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Technical Details


CamGrid is made up of a number of HTCondor pools belonging to like-minded departments and groups (see the list here for participating groups) that allow their resources to be shared by using HTCondor's flocking mechanism. Each group decides what level of access it provides to its pool(s) and how to configure its machines. Such a federated approach means that there is no single point of failure in this environment, and the grid does not depend on any individual pool to continue working. Currently most machines are modern dedicated servers running in 64 bit mode, but there are some desktops of various vintage as well. CamGrid is practically all Linux (various distributions), with hundreds of cores/processors on the grid. This isn't by design, but just what participating groups have chosen to put on there. New groups are always welcome to join, initially contacting Mark Calleja.

New to CamGrid?

Find introductory notes behind these links for new users and sysadmins to CamGrid.

What's expected of participating pools?

Individual groups and departments are asked to initially set up their own, isolated, HTCondor pool which they can use to become conversant with the technology. Only after local users and administrators have got their pool to a robust state should they ask to join CamGrid, as this will greatly simplify any residual trouble-shooting. A full list of requirements is given here. The latest release of HTCondor's 8.2 stable branch should currently be used, and upgrade notes for sysadmins are given here.

The Architecture

A simple graphical representation of CamGrid's flocked architecture is given here.

Implementation and configuration

Implementation details and an example of how to modify the HTCondor configuration for a machine on CamGrid can be found here. Note that some of the configurational changes mentioned in this section are necessary for machines on CamGrid, so please read carefully (this page is of particular relevance to sysadmins).

CamGrid Monitoring Tools

A suite of tools has been provided for monitoring the status of the flocked pools in CamGrid and the configuration values of individual nodes. One can also find monthly CPU usage figures as well as details of individual pools. In addition, a web interface allows users to monitor all files being produced by their vanilla and parallel/MPI jobs on the fly. Find these resources here.

CamGrid and MPI

It is possible to run MPI jobs under HTCondor, though it requires extra configuration by sysadmins. Notes on how to configure, and submit jobs to, MPI facilities within CamGrid are described here.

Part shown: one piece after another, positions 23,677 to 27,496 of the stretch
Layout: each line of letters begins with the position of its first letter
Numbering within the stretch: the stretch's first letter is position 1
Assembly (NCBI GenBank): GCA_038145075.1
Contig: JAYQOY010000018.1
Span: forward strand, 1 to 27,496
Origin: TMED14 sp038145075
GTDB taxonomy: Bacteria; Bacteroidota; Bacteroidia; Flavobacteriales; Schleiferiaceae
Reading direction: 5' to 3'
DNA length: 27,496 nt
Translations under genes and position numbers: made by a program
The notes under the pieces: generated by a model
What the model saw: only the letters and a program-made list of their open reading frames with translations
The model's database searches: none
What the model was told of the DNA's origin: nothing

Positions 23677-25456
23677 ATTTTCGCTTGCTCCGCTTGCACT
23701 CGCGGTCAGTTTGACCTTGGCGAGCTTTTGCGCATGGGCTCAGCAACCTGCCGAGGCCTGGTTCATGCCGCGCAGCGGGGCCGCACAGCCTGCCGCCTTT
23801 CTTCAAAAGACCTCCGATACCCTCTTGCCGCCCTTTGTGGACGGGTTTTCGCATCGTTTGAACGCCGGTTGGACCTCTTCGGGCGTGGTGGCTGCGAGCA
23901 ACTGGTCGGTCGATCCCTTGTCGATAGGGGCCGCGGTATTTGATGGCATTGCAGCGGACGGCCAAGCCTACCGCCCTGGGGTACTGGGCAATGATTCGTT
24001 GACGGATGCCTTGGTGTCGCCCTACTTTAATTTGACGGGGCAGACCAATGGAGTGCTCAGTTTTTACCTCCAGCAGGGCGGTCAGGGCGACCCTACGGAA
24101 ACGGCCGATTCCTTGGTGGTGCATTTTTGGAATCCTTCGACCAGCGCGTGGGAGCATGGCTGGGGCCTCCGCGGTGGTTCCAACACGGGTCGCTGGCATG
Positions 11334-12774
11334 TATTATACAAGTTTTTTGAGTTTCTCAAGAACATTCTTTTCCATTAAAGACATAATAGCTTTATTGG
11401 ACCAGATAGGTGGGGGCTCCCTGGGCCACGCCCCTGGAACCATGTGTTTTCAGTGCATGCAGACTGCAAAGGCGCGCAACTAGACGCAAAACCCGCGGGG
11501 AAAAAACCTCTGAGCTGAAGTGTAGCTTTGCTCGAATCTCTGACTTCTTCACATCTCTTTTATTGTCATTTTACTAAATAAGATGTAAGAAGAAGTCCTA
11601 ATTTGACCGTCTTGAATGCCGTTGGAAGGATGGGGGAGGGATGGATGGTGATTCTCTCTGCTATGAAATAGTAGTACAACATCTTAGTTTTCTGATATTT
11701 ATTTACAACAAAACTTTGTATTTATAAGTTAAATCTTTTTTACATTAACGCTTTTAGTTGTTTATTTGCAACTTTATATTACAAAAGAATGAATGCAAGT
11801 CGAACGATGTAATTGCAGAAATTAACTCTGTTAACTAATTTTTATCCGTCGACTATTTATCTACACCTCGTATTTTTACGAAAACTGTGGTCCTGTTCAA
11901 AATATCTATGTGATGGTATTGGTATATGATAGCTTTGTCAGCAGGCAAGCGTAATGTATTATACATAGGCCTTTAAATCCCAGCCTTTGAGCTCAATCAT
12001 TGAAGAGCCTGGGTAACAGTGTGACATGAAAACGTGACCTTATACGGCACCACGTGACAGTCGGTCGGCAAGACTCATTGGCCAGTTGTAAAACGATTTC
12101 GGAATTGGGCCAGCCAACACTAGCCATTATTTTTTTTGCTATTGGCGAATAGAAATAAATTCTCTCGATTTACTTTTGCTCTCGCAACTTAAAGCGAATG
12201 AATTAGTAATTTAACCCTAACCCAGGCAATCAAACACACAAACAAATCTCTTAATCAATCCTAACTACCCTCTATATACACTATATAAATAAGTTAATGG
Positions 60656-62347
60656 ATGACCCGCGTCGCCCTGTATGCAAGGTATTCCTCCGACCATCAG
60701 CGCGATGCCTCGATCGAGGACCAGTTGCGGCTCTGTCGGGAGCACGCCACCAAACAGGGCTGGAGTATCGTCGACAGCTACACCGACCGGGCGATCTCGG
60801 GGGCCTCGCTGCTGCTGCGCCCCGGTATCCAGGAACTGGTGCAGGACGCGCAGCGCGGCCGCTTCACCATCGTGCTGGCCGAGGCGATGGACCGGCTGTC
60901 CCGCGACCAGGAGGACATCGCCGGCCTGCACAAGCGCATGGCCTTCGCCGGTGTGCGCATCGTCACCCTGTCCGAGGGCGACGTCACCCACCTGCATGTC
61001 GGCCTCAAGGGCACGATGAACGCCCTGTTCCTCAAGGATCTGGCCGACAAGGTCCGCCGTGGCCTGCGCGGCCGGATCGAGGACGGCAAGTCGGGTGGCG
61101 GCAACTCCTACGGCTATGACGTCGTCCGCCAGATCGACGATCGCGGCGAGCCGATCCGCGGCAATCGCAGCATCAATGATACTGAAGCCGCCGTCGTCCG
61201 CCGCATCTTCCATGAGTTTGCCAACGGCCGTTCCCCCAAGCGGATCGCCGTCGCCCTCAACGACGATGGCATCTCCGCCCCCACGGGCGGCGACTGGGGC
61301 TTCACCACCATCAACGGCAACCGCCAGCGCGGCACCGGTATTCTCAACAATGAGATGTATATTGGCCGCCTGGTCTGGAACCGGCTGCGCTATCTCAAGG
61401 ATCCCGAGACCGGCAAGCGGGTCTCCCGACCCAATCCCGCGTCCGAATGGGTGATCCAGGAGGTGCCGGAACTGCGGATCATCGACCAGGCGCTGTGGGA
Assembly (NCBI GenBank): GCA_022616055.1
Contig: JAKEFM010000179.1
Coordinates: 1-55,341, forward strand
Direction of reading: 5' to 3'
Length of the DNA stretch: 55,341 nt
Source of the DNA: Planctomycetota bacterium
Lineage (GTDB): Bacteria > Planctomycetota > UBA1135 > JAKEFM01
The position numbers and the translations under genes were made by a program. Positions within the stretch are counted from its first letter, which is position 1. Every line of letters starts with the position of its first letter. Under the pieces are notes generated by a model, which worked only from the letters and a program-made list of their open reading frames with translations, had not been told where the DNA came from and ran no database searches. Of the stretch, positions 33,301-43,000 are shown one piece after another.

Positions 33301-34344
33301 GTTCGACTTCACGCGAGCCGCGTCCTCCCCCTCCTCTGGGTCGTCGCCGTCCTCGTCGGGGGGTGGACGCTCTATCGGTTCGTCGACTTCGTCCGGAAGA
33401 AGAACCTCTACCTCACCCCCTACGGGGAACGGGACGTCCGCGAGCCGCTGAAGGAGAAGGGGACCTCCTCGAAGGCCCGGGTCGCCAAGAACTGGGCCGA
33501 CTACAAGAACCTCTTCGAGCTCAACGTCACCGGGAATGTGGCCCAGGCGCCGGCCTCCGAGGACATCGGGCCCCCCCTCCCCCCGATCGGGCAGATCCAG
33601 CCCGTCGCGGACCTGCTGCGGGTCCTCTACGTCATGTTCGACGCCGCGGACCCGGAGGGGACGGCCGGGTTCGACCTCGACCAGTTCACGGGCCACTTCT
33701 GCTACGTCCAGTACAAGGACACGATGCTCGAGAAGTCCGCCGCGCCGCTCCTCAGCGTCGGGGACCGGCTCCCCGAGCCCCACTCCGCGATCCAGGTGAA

Accessing data across CamGrid using Parrot

Data handling in HTCondor's vanilla universe can be cumbersome, especially if one would like to export a directory structure to an execute node not using a shared file system. Similarly, output files produced in the vanilla universe stay on the execute node until the job completes, which can be inconvenient if we require visibility to these files while the job is in progress. One solution to both of these problems is to use Parrot, which provides a user-space (i.e. unprivileged) approach. Details for this method, including an example, are given here.

Checkpointing Vanilla universe jobs using BLCR kernel modules

It is not always possible to use HTCondor's Standard universe to checkpoint applications, plus that universe's long term future is in doubt. However, it is possible to checkpoint Vanilla universe jobs transparently by using the BLCR kernel modules and Parrot. Details of this approach can be found here.

Application level checkpointing

HTCondor's standard universe is great for performing automatic checkpoints of running jobs, but many applications cannot run in this universe due to library linking issues. In this case, one can either try the BLCR approach mentioned above, or an application level recursive approach.

Vanilla/Parallel universe file viewer

HTCondor's vanilla universe is the simplest one to use, but comes at the cost of not being able to see files being generated on an execute machine during run time. Indeed, a similar problem occurs with parallel universe (MPI) jobs. To circumvent this problem I have developed a web-based utility which allows users to see their files anywhere on CamGrid. Details of the mechanism are given here.

PyDAG: A graphical DAGMan builder

HTCondor's DAGMan workflow tool is a useful and powerful utility, but generating its myriad scripts can be tedious for all but the simplest workflows. PyDAG is a simple GUI I've written to help circumvent the problem.

CamGrid and PBS

Some notes on how PBS resources with or without MPI functionality can be integrated and used within CamGrid are described here.

External Access

CamGrid is meant for members of the University of Cambridge. However, since university members may wish to allow external collaboraters use of this grid, e.g. via a Globus interface, then the following procedure has been agreed upon by current stakeholders to facilitate such activity: the administrator of the pool from which these users are to submit jobs will notify all other pool administrators of the usernames and submit machines involved. This notification can be achieved by emailing the ucam-camgrid-admins mailing list, and the relevant level of filtering may then be applied by the other pools.